Treaty of Nemours[edit]

The king greatly resented the hold the ligueur aligned family held over much of France and initially sought to defy the ligue in favour of Navarre's succession. To this end he instructed his favourite Anne de Joyeuse, to counteract Aumale, and Elbeuf in their attempts to dominate Normandie.[37] The main ligueur army under Guise would number 27,000 men, meanwhile Elbeuf and his chief lieutenant in Normandie Marshal Brissac led subsidiary armies.[38] In May Elbeuf joined forces with Brissac at the latter's governorship of Angers. Having united their forces the two men were bested in an engagement with Joyeuse near Beaugency.[39] Despite Joyeuse's success in Normandie, the king's resistance to the ligue would be short lived.[40] In the Treaty of Nemours of July 1585 he yielded to most of their demands, excluding Navarre from the succession and banning Protestantism.[41] Nevertheless, Elbeuf was denied his ambition for the peace, which had been to acquire the governorship of Dauphiné.[42] Though not receiving this key governorship, he would receive the governorship of the Bourbonnais.[43]

Now nominally allied to the ligue against Navarre, the king desired to break apart the networks that composed its aristocratic affinity. To this end in December 1585, he courted both Elbeuf and D'O, hoping to pull them into his circles, and away from the ligue, he was successful in the latter project.[44]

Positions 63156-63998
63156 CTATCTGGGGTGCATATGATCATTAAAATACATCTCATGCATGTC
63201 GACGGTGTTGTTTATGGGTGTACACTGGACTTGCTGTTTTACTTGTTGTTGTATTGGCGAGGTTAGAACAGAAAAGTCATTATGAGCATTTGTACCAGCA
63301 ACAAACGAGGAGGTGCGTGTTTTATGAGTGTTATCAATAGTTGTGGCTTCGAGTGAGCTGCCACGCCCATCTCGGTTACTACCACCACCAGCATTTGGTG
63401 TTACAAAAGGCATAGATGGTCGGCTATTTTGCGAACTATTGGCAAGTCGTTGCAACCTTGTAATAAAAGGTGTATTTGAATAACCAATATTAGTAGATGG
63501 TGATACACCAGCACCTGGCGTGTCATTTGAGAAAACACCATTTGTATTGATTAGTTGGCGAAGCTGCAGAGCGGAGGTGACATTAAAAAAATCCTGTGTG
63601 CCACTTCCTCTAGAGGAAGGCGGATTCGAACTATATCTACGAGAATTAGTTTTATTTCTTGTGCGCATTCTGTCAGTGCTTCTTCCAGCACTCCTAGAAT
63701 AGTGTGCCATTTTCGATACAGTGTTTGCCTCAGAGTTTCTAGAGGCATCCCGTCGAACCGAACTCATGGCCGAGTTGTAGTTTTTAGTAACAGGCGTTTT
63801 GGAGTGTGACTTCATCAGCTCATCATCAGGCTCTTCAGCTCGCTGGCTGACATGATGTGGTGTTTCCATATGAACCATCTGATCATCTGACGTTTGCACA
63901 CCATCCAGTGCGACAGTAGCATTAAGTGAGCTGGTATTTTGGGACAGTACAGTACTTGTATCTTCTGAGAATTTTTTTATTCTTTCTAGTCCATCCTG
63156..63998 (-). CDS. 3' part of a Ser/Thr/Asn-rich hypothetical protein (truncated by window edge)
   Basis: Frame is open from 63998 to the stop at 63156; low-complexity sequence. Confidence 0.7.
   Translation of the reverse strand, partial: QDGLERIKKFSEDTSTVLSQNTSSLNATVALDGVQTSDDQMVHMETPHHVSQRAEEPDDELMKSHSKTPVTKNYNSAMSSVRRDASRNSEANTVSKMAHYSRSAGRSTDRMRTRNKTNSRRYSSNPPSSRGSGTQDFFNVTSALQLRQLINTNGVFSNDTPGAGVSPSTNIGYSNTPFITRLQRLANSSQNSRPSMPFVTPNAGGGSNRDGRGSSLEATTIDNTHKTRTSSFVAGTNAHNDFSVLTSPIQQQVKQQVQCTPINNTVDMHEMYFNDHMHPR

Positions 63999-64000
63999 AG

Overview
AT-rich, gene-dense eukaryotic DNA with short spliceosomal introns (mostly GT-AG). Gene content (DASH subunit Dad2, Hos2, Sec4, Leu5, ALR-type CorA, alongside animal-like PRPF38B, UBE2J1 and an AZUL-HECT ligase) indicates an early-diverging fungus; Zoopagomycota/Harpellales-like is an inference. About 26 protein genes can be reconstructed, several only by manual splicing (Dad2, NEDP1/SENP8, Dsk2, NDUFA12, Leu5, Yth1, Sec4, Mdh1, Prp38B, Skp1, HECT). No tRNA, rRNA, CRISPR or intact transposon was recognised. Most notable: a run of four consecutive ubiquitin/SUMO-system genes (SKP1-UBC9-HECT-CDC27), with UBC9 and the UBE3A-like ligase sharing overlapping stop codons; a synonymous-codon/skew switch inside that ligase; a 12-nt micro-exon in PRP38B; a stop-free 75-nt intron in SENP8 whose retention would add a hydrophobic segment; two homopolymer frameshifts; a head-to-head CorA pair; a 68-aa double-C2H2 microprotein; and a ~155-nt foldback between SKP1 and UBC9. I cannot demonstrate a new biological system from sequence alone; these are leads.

One of the key bankers that the ligue dealt with in Paris was Sébastien Zemat. Though he provided great financial support to the ligue, their relationship was not without difficulties. At one point Elbeuf kidnapped him in the hopes of forcing his payment of a sum. The capture of an Italian banker delighted the Parisian population which forged a Sorbonne decree celebrating Elbeuf's actions and implying he possessed Papal infallibility.[45]


The nominal accord between the Guise and the king began to deteriorate in early 1588 over the matter of Épernon's authority. At a family meeting in January it was agreed that they would start seizing towns. Elbeuf returned to recruiting in Normandie as he had in 1584, and by March was ready to raise his standard at Harcourt, boasting a force of around 7000 men. He visited Rouen, allegedly on private business, so that he could gauge the support he had in the key town. Épernon responded to these probing manoeveurs swiftly, entering Rouen in May with a small army.[46] In July the king himself arrived at Rouen, keen to be assured of its loyalty in the wake of losing Paris. Elbeuf was absent at this time from Normandie, having travelled to Paris to discuss matters with Guise. In his absence he left his wife in charge of the army. The king for his part, seeing the hopelessness of his situation was compelled to capitulate again to the ligue in a new Edict of Union on 21 July, while staying in Rouen.[47]